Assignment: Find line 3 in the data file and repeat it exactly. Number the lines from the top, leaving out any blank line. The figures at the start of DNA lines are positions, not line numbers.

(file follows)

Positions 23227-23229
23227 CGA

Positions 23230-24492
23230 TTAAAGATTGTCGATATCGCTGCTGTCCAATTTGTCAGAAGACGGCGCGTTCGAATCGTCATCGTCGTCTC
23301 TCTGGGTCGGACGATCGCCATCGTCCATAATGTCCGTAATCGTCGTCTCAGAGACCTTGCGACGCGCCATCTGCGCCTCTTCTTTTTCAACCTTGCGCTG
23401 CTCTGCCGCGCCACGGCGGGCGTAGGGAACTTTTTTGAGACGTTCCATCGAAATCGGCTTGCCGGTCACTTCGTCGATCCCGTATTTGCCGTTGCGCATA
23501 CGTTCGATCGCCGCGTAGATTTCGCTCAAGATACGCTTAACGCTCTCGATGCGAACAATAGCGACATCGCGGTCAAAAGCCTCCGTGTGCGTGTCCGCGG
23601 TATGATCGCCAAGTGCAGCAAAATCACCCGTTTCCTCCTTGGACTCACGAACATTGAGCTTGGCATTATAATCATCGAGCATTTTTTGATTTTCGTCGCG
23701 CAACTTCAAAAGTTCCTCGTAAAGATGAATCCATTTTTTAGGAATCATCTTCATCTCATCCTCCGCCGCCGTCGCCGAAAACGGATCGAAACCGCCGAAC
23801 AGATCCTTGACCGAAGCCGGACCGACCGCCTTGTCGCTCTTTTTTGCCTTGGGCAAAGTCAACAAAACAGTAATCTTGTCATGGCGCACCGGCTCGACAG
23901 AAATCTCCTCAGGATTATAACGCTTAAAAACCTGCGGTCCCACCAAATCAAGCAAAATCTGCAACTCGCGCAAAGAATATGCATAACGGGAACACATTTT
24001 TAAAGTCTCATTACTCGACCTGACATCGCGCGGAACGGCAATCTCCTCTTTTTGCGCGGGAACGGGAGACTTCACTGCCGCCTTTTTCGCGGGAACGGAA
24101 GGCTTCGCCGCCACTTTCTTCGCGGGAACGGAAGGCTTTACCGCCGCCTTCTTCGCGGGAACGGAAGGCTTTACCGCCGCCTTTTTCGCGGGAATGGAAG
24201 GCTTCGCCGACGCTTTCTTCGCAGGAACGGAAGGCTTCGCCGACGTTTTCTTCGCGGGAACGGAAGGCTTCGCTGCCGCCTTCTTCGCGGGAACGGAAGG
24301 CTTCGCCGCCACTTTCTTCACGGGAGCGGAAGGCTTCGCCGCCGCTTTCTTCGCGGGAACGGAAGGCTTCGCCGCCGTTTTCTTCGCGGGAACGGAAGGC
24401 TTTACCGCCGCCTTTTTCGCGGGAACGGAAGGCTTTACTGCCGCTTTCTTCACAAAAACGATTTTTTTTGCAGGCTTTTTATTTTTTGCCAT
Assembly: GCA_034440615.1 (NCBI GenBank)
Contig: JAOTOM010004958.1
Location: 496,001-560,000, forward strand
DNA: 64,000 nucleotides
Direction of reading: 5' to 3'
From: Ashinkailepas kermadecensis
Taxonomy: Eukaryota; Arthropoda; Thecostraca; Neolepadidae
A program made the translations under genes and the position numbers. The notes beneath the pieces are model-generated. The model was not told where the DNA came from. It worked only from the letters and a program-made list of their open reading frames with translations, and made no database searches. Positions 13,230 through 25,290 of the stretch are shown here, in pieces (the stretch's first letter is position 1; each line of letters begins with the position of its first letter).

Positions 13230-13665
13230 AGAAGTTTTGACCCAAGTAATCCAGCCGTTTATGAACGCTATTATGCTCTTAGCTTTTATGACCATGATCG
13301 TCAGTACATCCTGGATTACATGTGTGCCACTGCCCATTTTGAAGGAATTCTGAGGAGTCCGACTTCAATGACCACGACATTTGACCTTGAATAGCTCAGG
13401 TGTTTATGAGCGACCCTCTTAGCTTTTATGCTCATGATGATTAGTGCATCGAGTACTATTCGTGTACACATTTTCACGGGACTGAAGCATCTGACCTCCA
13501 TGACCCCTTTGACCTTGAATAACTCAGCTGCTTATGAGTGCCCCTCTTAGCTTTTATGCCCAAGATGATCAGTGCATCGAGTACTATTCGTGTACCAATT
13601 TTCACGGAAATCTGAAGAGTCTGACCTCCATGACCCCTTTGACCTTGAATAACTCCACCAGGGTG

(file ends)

Positions 23230-24492